It is just how I remember it from last year — an oblong box through which peeks a sausage patty cleverly formed to resemble an actual rib. I open the box and this is what I find inside.

photo-57

Yum. Who can resist this delicious looking sandwich?

Okay, kidding. This is what I actually found inside.

photo 2

Could some nice person please explain the cult of the McRib to me?

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Home Grown GA dining review, Atlanta

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In my family, we congregate in the kitchen. No matter whose house or what the occasion, we snack and we visit — always in the kitchen.

That’s how it feels when I’m at Home Grown GA, like I’m hanging out in the kitchen with family, visiting and eating down-to-earth Southern cooking. The real pine paneling, the scattering of eclectic potted plants and the kitchen’s screen door all make it feel like home — or at least your grandmother’s home, dated but timeless.

homegrownroomHome Grown GA dishes up value-priced traditional Southern dishes, some with a bit of a twist. The friendly wait staff will help you choose from the list of fresh local vegetables that typically include several types of simply prepared peas and beans — beans so good that my 3-year-old son wanted a second helping for “dessert.”

And just as grandma does, Home Grown GA serves a traditional breakfast with all the fixings. This is simple food without any bells and whistles. Also like grandma’s cooking, there are some …

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Vingenzo’s dining review, Woodstock

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“I’m in heaven,” said my friend, describing that special kind of uplift you can only achieve from long-distance running, true love or intensive carbo-loading.

Pizza with fig and proscuitto (Do these photos make your stomach rumble? Thank Becky Stein)

Pizza with fig and proscuitto (Do these photos make your stomach rumble? Thank Becky Stein)

I passed another of the four bowls of pasta on the table to her. “Try this one.”

My wife, friends and I have picked at our salads, devoured two thin-crust pizzas and are now floating on a pasta high as the bowls circle the table. One is rich with cream and cheese, another bright and saline with flecks of tomato and Manila clams. One you stab, another you twirl. We are giddy with the food at Vingenzo’s.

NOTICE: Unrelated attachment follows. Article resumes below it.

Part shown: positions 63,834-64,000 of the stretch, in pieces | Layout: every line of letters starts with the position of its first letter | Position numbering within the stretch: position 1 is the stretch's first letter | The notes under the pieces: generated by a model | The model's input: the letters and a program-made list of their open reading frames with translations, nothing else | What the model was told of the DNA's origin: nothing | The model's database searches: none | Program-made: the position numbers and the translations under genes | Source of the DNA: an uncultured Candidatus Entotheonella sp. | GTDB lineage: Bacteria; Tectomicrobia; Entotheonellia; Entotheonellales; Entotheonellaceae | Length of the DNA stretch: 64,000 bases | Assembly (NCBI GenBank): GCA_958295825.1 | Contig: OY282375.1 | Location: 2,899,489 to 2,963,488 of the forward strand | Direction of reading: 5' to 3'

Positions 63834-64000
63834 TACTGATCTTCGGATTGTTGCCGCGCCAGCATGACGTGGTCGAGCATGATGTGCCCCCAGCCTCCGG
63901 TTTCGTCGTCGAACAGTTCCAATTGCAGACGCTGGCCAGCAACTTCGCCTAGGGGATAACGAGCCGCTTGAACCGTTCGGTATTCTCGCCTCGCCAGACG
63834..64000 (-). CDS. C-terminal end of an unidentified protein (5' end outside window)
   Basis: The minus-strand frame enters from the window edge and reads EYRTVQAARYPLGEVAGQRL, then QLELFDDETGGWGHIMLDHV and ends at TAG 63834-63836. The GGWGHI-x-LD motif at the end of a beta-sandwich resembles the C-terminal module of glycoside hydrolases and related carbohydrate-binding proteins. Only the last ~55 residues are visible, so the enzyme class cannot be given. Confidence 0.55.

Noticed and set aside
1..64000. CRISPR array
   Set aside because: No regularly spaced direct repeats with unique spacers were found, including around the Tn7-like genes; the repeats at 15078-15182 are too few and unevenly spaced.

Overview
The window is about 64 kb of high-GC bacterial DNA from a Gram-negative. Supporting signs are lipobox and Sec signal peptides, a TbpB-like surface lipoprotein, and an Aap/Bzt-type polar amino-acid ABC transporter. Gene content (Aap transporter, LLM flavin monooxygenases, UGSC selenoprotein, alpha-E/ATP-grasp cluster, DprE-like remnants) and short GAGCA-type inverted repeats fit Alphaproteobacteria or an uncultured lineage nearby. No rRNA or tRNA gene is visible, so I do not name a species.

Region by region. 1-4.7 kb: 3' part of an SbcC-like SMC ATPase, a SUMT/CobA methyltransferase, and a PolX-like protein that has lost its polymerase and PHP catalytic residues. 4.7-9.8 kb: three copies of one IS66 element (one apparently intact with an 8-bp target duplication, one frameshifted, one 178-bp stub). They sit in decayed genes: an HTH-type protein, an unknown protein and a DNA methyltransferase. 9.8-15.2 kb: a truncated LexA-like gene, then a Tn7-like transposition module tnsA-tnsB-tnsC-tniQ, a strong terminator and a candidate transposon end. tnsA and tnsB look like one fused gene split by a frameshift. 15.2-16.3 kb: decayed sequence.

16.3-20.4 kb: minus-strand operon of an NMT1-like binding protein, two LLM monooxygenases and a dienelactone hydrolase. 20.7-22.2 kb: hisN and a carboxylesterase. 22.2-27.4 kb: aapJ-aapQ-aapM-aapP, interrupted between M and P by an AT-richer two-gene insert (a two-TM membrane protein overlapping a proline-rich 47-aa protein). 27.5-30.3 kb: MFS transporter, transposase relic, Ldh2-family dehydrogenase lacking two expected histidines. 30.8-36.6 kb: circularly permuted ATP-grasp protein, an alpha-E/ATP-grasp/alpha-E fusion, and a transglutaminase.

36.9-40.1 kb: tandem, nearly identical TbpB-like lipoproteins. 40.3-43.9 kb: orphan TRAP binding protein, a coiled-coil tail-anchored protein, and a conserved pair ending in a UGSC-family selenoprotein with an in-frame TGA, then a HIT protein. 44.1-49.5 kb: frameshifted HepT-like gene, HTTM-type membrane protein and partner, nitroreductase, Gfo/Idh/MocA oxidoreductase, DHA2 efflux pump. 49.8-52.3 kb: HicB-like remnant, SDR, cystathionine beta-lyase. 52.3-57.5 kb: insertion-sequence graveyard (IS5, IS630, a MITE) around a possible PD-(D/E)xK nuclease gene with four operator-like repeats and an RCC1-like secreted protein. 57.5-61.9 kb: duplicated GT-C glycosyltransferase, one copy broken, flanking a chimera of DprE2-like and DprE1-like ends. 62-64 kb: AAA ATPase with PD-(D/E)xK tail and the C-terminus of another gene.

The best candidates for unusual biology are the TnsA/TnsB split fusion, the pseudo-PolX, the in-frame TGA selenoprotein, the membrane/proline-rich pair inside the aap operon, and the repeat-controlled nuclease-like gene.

This two-year-old Woodstock restaurant has become a destination for Atlantans looking for ingredient-driven Italian food as well as a local treasure for those lucky enough to live nearby. To say this restaurant serves pizza and pasta doesn’t tell the whole story. The mozzarella is made in-house, the Neapolitan …

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Searching for the best fried green tomatoes

Fried Green Tomatoes To-Go from Mary Mac's

credit: Jenny Turknett

As the ‘Southerner,’ I was charged with giving the critic’s picks for the top five fried green tomatoes in Atlanta for the Best of the Big A. Upon hearing this assignment, the overachiever part of my brain kicked in. I decided that despite having tasted many fried green tomatoes over the years, I needed to compare the top contenders head-to-head. Road trip time.

I packed a little bag with napkins, plates, utensils — my mess kit — and a list of addresses. I drove from Buford to Kennesaw to Atlanta proper. When all was said and done, I’d eaten fried green tomatoes for lunch and/or dinner for five days at 14 different restaurants.

Now, to hit that many restaurants I couldn’t eat inside each one. But I also couldn’t just let them get soggy in their takeout boxes. So, the front seat of my car became Fried-Green-Tomato-Tasting-Central.

How did I decide? First, I checked to see that the breading was crispy, well seasoned, and not too thick to …